For Prime Minister Viktor Orban, Hungary's rising employment rate is more evidence of his masterful economic stewardship and another reason to give him a new term in elections on April 6.
Under his watch, the number of working Hungarians has soared to a two decade high. Inflation has also eased sharply and the economy is growing.
But critics say the drastic improvement in employment numbers was driven by a harsh "workfare" scheme -- welfare in exchange for work -- that masks deeper problems.
Before Orban won a landslide election victory in 10-million-strong Hungary in 2010, just 55 percent of the working-age population had a job, one of the worst rates in the European Union. But now, the rate is a much healthier 60 percent.
"Who would have thought a few years ago that this would be a country of increasing employment," the right-wing Orban, 50, triumphantly declared in a recent speech on the campaign trail.
"Well, while it's falling elsewhere in Europe, it's rising here in Hungary."
Promising to create a million jobs in 10 years and a "work-based society", Orban cut the average benefit payment to around 25 percent below the minimum wage.
He also slashed the amount of time people could claim benefits to three months from nine months -- the shortest in the EU -- and made continued assistance conditional on joining the workfare scheme.
The scheme has put 200,000 people in casual work such as in hospitals and schools, cleaning streets or doing agricultural work.
- Unorthodox but effective -
In Putnok, a town of 8,000 people in Hungary's rundown northeastern former industrial and mining heartland, mayor Barnabas Tamas is chuffed.
"Not since the change from communism have so many people been working here," a jovial Tamas, 61, mayor since 1994 and a member of Orban's party, told AFP in Putnok town hall.
"Like many of the government's policies, it's unorthodox," he said. "But it works, anyone can get a job here if they want one."
But economists say that Orban has done little to fix Hungary's underlying job market malaise.
Around 60 percent of new jobs created in Hungary in 2013 are from the workfare scheme. Just 20 percent are private sector jobs, with the remainder in the public sector.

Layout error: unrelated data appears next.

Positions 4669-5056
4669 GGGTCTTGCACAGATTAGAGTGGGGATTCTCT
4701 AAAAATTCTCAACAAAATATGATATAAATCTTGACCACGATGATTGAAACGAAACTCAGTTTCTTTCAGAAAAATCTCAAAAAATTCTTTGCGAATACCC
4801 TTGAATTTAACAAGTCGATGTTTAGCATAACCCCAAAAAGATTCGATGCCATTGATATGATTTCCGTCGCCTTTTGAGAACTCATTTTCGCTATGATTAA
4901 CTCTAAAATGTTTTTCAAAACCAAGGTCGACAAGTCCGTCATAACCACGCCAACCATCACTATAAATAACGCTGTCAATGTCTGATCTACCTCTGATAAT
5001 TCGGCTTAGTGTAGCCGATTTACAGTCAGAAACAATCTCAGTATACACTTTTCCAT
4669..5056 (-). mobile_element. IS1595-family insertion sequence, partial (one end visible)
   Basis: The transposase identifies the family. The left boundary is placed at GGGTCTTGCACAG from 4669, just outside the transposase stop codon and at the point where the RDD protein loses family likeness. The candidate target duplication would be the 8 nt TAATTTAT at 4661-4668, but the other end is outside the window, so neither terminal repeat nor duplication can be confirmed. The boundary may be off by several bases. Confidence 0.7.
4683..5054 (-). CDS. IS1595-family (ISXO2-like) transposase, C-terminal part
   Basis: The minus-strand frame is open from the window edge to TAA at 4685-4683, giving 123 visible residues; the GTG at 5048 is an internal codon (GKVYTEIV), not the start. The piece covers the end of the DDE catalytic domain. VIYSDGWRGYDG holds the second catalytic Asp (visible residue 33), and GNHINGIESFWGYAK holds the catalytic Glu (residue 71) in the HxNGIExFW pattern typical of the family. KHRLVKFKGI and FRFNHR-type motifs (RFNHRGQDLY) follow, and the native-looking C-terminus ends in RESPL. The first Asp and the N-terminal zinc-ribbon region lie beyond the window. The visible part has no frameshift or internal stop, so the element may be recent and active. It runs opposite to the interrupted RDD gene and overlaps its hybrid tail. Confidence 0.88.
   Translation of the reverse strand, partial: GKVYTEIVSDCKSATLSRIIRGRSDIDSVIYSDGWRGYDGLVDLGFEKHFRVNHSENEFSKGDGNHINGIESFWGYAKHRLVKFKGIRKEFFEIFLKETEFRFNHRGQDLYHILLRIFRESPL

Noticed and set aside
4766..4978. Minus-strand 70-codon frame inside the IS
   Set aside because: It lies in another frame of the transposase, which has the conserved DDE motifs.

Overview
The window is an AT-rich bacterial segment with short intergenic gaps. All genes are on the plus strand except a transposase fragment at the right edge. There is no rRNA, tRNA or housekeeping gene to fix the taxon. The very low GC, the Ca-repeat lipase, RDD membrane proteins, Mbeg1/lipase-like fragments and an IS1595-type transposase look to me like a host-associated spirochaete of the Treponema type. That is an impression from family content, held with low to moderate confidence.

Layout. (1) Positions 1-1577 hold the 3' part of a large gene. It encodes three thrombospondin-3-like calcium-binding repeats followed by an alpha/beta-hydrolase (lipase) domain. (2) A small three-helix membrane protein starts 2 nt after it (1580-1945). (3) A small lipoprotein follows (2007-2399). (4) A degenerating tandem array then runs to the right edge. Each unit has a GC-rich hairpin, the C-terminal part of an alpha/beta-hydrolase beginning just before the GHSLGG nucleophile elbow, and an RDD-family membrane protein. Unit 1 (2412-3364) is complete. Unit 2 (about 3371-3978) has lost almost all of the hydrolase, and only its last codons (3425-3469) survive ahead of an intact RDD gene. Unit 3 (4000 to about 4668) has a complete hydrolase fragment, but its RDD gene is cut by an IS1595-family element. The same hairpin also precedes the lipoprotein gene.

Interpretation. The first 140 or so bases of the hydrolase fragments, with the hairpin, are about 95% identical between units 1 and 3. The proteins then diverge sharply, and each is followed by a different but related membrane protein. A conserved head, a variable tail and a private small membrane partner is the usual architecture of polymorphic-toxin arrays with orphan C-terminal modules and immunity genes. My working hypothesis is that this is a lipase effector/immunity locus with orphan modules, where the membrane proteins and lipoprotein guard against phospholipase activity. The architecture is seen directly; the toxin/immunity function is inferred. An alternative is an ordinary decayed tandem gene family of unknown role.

"Orban's policies have not actually led to many new investors or open market jobs," said Adam Keszeg, a labour market analyst with Raiffeisen Bank.
The opposition, which surveys indicate will have a tough time beating Orban next month, agrees.
"He promised real jobs, but all we got is public works," Istvan Nyako from the Socialists told AFP while canvassing in Putnok market. "It gives poor people no choice, and mayors exploit it to get dirty work done on the cheap."
A worker in the workfare scheme takes home 50,000 forints (160 euros, $200) per month, compared to the 67,000 forints minimum wage.
Rights groups have also complained that the workers are not entitled to benefits like paid sick leave and holidays.
"We work hard outside all day, clearing paths in winter, mending road surfaces in summer, all for a poverty wage," complains red-faced Laszlo Hajdu, 57, a heavy-set former miner, shovelling snow a few blocks from the mayor's office.
But Zoltan Kovacs, state secretary at the Ministry of Human Resources, argued that public work is a temporary solution in unemployment blackspots.
"The long-term aim is to get people -- many of whom have not worked for many years -- back into real work," he told AFP in his Budapest office.
"If the economy grows then we can pay more," he says. "It's a philosophical shift, we want to get citizens active again, paying into the system and getting benefits in return".